What's Wrong With Criticism
How to ruin a perfectly good relationship.
Posted Apr 18, 2014
“Criticism is the only reliable form of autobiography," Oscar Wilde said, because it tells you more about the psychology of the critic than the people he or she criticizes. Astute professionals can formulate a viable diagnostic hypothesis just from hearing someone's criticisms.
Criticism is also the first of John Gottman’s famous Four Horsemen of the Apocalypse, which he has used to predict divorce with over 90 percent accuracy. It's the most apocryphal, as the other three tend to follow from it—stonewalling, defensive, and contemptuous partners almost invariably feel criticized.
Criticism is destructive to relationships when it is:
- About personality or character, rather than behavior
- Filled with blame
- Not focused on improvement
- Based on only one “right way” to do things
- Belittling (To belittle, you have to be little—Gibran).
Criticism in close relationships starts out on a low key, in most cases, and escalates over time, forming a downward spiral of resentment. The criticized person feels controlled, which frustrates the critical partner, who then steps up the criticism, increasing the other’s sense of being controlled, and so on.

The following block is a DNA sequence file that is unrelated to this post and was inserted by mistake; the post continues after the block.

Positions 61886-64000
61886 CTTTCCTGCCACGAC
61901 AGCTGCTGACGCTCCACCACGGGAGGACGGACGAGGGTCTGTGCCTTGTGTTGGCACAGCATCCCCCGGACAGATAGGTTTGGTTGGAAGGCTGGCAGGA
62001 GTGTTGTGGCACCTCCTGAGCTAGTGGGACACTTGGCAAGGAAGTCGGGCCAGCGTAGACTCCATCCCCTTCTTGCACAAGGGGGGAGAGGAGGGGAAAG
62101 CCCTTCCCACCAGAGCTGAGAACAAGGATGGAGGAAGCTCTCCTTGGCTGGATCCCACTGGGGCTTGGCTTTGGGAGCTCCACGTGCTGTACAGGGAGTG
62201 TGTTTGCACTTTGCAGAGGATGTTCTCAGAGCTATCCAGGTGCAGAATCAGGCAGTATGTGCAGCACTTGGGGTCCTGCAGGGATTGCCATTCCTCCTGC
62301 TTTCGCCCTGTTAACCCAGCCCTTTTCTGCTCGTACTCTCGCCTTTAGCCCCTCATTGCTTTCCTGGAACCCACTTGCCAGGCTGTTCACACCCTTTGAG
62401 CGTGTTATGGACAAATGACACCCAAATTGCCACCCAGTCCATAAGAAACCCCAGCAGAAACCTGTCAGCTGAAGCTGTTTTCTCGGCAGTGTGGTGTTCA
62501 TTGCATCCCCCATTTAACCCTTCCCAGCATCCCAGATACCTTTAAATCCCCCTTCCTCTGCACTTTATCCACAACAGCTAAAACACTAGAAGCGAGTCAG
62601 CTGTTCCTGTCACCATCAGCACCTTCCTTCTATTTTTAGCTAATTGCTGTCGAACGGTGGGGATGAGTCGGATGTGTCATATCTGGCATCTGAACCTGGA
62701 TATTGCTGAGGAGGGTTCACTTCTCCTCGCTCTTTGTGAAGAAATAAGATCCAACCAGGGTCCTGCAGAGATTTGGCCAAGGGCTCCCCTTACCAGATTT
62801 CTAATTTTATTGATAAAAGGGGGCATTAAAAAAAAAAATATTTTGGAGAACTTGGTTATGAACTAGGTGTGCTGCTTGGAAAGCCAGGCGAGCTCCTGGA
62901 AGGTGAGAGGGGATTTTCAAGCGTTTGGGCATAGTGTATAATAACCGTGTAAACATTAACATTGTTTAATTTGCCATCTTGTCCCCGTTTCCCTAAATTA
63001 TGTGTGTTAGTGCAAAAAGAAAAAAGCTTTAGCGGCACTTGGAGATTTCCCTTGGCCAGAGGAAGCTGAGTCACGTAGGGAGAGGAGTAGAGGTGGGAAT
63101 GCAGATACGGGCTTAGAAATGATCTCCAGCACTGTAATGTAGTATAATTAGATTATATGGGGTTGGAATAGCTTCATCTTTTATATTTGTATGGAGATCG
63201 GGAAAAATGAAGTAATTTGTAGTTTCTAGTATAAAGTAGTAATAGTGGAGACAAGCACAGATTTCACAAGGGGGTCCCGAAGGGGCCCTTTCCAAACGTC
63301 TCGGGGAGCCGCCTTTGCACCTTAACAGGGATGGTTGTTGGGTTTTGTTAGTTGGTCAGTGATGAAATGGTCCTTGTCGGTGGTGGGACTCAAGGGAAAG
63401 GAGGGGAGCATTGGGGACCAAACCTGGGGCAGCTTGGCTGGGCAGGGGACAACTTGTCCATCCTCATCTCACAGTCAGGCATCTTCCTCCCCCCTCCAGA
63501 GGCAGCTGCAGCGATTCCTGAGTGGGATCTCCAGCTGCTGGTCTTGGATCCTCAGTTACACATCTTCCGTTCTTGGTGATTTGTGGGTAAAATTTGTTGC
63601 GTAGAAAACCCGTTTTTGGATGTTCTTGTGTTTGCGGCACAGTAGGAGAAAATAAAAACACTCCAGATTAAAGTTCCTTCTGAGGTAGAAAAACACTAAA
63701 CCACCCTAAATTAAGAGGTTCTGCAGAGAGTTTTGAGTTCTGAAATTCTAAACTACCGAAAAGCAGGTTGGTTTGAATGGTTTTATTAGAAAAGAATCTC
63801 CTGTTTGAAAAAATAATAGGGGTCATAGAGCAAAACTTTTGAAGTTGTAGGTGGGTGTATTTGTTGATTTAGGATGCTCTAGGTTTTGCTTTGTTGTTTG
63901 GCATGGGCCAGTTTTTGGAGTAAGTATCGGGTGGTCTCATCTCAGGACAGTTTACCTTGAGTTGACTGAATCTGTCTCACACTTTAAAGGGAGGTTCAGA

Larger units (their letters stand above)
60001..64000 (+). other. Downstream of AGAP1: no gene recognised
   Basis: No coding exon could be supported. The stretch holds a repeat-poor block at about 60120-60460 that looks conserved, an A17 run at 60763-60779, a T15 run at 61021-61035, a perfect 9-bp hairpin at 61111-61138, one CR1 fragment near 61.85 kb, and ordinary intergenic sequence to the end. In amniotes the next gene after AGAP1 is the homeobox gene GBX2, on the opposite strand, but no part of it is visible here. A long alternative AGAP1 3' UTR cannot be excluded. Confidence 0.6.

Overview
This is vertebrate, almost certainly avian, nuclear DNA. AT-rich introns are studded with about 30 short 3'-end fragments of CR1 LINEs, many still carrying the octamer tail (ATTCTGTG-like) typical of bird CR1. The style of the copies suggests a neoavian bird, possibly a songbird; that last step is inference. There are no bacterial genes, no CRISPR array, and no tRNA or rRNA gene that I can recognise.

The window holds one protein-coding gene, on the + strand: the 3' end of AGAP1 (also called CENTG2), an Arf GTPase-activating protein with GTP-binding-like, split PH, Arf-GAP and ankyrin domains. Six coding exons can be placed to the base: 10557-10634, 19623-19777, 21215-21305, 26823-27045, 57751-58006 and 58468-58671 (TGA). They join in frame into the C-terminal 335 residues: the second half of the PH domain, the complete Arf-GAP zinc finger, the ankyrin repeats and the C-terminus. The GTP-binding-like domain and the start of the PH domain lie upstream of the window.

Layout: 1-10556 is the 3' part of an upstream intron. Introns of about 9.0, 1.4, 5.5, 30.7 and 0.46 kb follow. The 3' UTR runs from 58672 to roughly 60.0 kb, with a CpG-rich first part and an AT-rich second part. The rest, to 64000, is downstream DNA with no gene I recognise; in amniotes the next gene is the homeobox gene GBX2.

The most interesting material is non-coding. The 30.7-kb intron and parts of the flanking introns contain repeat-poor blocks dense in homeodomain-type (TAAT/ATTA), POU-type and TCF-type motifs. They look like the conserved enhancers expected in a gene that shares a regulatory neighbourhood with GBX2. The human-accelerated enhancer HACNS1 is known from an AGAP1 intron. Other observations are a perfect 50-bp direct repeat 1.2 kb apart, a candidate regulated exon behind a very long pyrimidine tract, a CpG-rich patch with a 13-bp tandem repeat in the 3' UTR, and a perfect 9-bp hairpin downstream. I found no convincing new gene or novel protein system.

Why Criticism Doesn't Work
At no time in this downward spiral does an obvious fact occur to critical people: Criticism is an utter failure at getting positive behavior change. Any short-term gain you might get from it builds resentment down the line.
Criticism fails because it embodies two of the things that human beings hate the most:
- It calls for submission, and we hate to submit.
- It devalues, and we hate to feel devalued.
While people hate to submit, though, we actually like to cooperate. Critical people seem oblivious to this key point about human nature: The valued self cooperates; the devalued self resists. If you want behavior change from a partner, child, relative, or friend, first show value for the person. If you want resistance, criticize.
Why We Criticize Anyway
Critical people are certainly smart enough to figure out that criticism doesn’t work. So why do they keep doing it, even in the face of mounting frustration? It's because criticism is an easy form of ego defense. We don’t criticize because we disagree with a behavior or an attitude. We criticize because we somehow feel devalued by the behavior or attitude. Critical people tend to be easily insulted and especially in need of ego defense.
Critical people were often criticized in early childhood by caretakers, siblings, or peers, at an age when criticism can be especially painful. They cannot distinguish criticism of their behavior from outright rejection, no matter how much we try to make the distinction for them, as in the well-intentioned, “You’re a good boy, but this behavior is bad.” Such a distinction requires a higher prefrontal cortex operation, which is beyond most young children. For a child under seven, anything more than occasional criticism, even if soft-pedaled, means they’re bad and unworthy.